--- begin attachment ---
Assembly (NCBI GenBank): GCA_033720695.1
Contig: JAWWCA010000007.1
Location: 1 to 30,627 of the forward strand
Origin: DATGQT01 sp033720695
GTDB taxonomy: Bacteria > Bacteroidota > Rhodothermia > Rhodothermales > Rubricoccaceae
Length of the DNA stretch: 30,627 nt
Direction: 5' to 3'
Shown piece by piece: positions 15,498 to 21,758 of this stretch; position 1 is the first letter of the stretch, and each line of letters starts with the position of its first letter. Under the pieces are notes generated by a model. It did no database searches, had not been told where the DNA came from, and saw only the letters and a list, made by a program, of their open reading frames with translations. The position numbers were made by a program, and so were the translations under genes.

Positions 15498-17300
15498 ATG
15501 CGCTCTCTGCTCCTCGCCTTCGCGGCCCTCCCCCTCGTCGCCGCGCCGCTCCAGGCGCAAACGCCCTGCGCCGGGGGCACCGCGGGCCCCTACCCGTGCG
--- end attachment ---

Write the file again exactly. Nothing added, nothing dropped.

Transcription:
Assembly (NCBI GenBank): GCA_033720695.1
Contig: JAWWCA010000007.1
Location: 1 to 30,627 of the forward strand
Origin: DATGQT01 sp033720695
GTDB taxonomy: Bacteria > Bacteroidota > Rhodothermia > Rhodothermales > Rubricoccaceae
Length of the DNA stretch: 30,627 nt
Direction: 5' to 3'
Shown piece by piece: positions 15,498 to 21,758 of this stretch; position 1 is the first letter of the stretch, and each line of letters starts with the position of its first letter. Under the pieces are notes generated by a model. It did no database searches, had not been told where the DNA came from, and saw only the letters and a list, made by a program, of their open reading frames with translations. The position numbers were made by a program, and so were the translations under genes.

Positions 15498-17300
15498 ATG
15501 CGCTCTCTGCTCCTCGCCTTCGCGGCCCTCCCCCTCGTCGCCGCGCCGCTCCAGGCGCAAACGCCCTGCGCCGGGGGCACCGCGGGCCCCTACCCGTGCG